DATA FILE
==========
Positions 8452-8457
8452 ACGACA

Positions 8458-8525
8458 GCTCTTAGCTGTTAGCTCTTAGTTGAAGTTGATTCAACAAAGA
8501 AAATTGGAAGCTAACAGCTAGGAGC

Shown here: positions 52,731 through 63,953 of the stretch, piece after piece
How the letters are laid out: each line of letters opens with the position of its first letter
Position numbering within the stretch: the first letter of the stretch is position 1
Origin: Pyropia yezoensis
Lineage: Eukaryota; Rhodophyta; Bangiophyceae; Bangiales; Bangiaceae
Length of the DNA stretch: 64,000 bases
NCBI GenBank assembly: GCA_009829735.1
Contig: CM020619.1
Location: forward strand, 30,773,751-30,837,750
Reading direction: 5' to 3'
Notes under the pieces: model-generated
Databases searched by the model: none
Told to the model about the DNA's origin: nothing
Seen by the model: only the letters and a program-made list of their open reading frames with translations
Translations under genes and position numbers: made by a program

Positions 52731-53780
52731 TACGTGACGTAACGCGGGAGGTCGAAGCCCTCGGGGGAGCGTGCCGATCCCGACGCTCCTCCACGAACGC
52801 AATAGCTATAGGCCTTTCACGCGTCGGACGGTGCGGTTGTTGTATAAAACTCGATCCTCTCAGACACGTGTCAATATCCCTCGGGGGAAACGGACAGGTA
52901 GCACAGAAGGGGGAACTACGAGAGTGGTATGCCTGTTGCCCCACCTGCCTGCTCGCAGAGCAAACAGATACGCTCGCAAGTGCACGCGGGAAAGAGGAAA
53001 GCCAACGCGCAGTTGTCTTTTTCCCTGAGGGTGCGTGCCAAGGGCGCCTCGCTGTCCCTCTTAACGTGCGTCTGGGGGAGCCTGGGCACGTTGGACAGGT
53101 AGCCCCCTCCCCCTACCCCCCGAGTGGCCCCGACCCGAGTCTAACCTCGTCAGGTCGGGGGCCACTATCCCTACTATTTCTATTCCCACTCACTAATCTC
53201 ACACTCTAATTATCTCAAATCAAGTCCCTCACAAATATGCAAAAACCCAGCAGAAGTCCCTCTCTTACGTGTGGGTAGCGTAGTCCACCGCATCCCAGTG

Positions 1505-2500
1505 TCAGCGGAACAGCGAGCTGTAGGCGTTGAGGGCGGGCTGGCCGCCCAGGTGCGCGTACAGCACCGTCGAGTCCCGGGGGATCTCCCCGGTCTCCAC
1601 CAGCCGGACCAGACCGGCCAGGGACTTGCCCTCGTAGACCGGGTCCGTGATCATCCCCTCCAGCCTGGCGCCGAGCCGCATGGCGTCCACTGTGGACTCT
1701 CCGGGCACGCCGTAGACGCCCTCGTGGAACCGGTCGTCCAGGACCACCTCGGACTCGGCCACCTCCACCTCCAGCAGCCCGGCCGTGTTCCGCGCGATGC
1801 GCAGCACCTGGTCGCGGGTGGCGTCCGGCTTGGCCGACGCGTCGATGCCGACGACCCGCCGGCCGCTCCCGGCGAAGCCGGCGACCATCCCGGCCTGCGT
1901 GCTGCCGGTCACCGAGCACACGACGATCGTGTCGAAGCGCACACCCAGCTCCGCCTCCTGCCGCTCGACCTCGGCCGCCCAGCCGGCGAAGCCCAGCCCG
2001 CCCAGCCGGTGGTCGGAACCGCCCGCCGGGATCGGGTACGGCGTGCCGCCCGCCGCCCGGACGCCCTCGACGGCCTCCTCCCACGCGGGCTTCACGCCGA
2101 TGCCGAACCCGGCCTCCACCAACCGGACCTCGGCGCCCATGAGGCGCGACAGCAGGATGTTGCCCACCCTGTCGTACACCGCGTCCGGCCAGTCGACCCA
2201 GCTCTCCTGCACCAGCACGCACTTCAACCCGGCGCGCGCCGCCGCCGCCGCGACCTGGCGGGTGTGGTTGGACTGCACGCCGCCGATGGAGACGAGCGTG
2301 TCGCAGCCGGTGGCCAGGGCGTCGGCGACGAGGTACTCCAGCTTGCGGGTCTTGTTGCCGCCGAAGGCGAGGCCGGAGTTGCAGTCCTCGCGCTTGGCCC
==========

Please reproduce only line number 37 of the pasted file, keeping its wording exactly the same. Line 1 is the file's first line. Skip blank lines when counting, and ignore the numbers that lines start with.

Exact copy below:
2301 TCGCAGCCGGTGGCCAGGGCGTCGGCGACGAGGTACTCCAGCTTGCGGGTCTTGTTGCCGCCGAAGGCGAGGCCGGAGTTGCAGTCCTCGCGCTTGGCCC